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Teacher Gets Sued For Allegedly Selling Students' Artwork On His Personal Website

In addition to selling the children's portraits and creating merchandise, Perron also used the students' real names as the titles of the artwork.

Cover image via NY Post Canva

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A Canadian teacher has been caught allegedly selling nearly 100 artworks created by his students on his personal website

The Montreal-based art teacher had given his students an assignment to create an artwork in the style of New York painter, Jean-Michel Basquiat.

The Year 7 students later found their art available for purchase on their teacher's website after browsing it online for fun on 13 February.

Almost 3,000 items were available for purchase, including the artworks printed on mugs, ornaments, cushions, shower curtains, mobile phone cases, and clothing. Prices went up to 118 Canadian dollars (RM418).

A screenshot of the children's artwork on sale online.

Image via The Times

"Imagine your 13-year-old son coming home from school today with a story that his art teacher is selling students' artwork online at $94 per drawing without their prior knowledge!? That is completely insane," posted Joel DeBellefeuille, father to one of the affected students, on X.

Image via Joel DeBellefeuille (X)

The teacher, Mario Perron, described himself as a "lifelong student of art" on his website and LinkedIn profile, both of which have now been removed

The student artworks were a compilation of self-portraits by the children, as well as portraits of each other.

In addition to selling the portraits and creating merchandise with the artworks, Perron had also named the works with the students' real names, such as Julia's Creepy Portrait, Charlotte's Creepy Portrait, and Olivia's Creepy Portrait. 

The children's artworks were signed "Mario MJ Perron".

The children's artwork was available for purchase as merchandise.

Image via New York Post

Perron has not released a public statement or spoken to any media outlets. He has also disabled all his social media accounts, including Instagram and Facebook.

"I'm extremely disgusted with this person. It's extremely, you know, it's unbelievable," said Michael Bennett, a father whose two daughters had their artwork up for sale, as quoted by The Washington Post

"Is [Perron] asking for these types of portraits to be done so it meets the market? I'm not quite sure on that aspect. However, I am not impressed at all with this person. I'm not impressed with the school, or the school board … [My daughters] feel cheated," Bennett added.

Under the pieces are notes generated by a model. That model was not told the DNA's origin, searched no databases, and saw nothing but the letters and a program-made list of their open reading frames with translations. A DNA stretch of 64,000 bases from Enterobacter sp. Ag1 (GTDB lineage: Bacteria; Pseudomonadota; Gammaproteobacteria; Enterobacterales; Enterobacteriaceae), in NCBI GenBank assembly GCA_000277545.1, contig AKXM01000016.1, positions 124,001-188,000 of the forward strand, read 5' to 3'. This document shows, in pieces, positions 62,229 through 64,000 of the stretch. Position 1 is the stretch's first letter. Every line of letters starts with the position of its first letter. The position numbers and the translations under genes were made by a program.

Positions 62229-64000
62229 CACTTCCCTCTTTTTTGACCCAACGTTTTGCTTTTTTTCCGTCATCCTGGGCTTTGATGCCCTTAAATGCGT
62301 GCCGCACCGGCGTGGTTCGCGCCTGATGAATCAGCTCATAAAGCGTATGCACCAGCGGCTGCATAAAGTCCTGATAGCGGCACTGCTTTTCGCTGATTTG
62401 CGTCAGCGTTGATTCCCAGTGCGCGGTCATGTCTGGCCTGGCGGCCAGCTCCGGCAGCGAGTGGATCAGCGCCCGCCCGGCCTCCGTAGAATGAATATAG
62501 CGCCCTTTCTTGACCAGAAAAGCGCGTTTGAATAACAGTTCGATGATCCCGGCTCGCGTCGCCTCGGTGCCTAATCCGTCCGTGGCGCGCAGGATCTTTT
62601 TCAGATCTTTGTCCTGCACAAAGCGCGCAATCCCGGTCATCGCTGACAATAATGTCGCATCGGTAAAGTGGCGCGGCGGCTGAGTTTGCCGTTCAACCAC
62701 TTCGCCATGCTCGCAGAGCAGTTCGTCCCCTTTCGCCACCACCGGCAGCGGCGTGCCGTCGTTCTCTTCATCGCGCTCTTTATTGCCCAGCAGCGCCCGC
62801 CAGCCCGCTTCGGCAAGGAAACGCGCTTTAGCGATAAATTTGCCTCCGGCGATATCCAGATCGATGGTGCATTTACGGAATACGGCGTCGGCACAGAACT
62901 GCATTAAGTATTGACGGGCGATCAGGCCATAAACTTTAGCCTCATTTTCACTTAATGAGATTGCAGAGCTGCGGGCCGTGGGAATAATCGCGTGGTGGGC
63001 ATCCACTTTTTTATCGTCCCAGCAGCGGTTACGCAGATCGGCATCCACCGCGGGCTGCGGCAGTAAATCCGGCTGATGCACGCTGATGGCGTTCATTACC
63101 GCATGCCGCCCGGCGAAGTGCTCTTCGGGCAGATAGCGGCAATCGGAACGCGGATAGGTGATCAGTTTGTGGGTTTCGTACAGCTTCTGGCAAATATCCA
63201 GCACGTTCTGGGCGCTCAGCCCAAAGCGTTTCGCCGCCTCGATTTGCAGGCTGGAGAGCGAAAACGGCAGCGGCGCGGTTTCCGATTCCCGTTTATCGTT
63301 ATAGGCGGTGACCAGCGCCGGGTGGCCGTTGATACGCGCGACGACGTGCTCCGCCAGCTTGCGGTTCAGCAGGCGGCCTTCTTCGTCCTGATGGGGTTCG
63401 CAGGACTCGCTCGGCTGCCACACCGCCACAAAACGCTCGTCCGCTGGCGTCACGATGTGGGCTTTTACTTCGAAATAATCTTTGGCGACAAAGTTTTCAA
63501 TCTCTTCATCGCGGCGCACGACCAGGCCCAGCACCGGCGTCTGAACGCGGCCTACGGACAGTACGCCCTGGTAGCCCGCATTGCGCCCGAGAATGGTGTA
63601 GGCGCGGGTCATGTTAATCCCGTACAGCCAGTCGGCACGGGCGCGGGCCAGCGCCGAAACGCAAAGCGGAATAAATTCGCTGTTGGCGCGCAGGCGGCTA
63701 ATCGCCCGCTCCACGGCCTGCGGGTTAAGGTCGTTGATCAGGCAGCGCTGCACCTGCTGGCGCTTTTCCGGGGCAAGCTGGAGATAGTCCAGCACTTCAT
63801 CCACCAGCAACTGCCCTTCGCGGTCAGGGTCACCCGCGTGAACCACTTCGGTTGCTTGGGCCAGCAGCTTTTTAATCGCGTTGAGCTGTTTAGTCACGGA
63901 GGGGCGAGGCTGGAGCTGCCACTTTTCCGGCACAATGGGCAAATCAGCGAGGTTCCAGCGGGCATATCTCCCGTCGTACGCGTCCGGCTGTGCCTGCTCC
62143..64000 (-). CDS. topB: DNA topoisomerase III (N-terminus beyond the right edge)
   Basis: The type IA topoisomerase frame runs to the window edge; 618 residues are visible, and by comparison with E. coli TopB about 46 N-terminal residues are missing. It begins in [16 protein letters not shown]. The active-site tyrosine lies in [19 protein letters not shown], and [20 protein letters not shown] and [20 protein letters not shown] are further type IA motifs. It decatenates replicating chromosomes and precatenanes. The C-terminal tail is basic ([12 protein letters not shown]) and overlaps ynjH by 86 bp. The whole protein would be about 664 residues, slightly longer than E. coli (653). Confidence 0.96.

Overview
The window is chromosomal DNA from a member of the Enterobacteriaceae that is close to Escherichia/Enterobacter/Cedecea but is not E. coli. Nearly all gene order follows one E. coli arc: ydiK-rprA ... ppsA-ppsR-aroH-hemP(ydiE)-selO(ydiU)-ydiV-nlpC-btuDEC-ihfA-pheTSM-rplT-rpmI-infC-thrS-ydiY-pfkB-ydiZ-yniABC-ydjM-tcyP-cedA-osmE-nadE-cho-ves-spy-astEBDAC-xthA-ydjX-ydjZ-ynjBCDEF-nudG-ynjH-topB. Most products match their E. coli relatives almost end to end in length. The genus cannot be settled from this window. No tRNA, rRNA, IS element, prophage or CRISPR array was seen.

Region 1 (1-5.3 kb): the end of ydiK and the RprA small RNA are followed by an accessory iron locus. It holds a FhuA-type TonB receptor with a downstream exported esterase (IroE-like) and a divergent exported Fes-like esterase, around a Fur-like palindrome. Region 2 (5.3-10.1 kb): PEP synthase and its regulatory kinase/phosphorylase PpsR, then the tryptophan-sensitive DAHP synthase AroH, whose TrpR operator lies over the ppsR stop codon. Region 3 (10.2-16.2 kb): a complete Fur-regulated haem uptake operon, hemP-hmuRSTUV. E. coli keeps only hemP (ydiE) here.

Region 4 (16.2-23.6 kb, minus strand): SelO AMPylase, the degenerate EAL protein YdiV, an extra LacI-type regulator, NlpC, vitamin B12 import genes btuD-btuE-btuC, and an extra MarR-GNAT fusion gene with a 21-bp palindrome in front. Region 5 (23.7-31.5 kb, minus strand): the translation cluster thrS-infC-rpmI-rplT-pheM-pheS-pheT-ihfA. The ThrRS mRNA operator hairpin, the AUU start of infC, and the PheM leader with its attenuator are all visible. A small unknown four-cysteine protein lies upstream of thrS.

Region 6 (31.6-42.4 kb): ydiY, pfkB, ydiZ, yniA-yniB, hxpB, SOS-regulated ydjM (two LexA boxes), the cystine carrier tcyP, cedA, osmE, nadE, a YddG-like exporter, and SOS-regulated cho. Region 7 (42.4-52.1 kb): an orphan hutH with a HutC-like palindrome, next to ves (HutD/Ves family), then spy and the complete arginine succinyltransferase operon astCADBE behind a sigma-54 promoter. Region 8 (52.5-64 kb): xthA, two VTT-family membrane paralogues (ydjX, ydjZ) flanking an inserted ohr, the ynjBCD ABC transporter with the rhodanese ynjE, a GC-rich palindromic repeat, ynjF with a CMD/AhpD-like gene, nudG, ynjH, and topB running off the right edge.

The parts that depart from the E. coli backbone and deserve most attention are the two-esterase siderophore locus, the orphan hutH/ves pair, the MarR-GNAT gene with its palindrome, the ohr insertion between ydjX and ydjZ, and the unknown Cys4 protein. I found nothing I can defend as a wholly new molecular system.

A legal letter has been sent to the school board and Perron for allegedly listing the artworks without the consent of the creators, violating intellectual property laws of the student artists

Joel DeBellefeuille, whose initial post on X went viral, initiated the legal action, saying that the teacher had created a "sweatshop of children" to generate art for his financial benefit.

The school board confirmed that it had received the legal notice, stating in an email, "The Lester B Pearson school board is aware of the situation and is taking these allegations very seriously. An investigation is underway so the school board cannot comment on this matter any further at this point."

Mario Perron (left) and his website selling the children's artwork as his own.

Image via Daily Mail

The legal notice is seeking 350,000 Canadian dollars (over RM1.2 million) for breaching the country's copyright act, as well as for moral and punitive damages. It alleges that the artworks used by Perron for commercial purposes bear the name of the students, who can easily be identified.

The notice goes on to say that the portraits could cause significant moral harm and hurt to the children, and opens them up to psychological bullying. Parents are calling for Perron to be suspended from teaching.

Social media users are split over the news, with some taking the teacher's side

Some commenters felt that the teacher repurposed art that would have been thrown out by parents. While others felt that teachers in general are "underpaid and exploited", thus supporting Perron's actions.

Image via Instagram

Image via Instagram

However, other commenters felt Perron's actions were wrong

Image via

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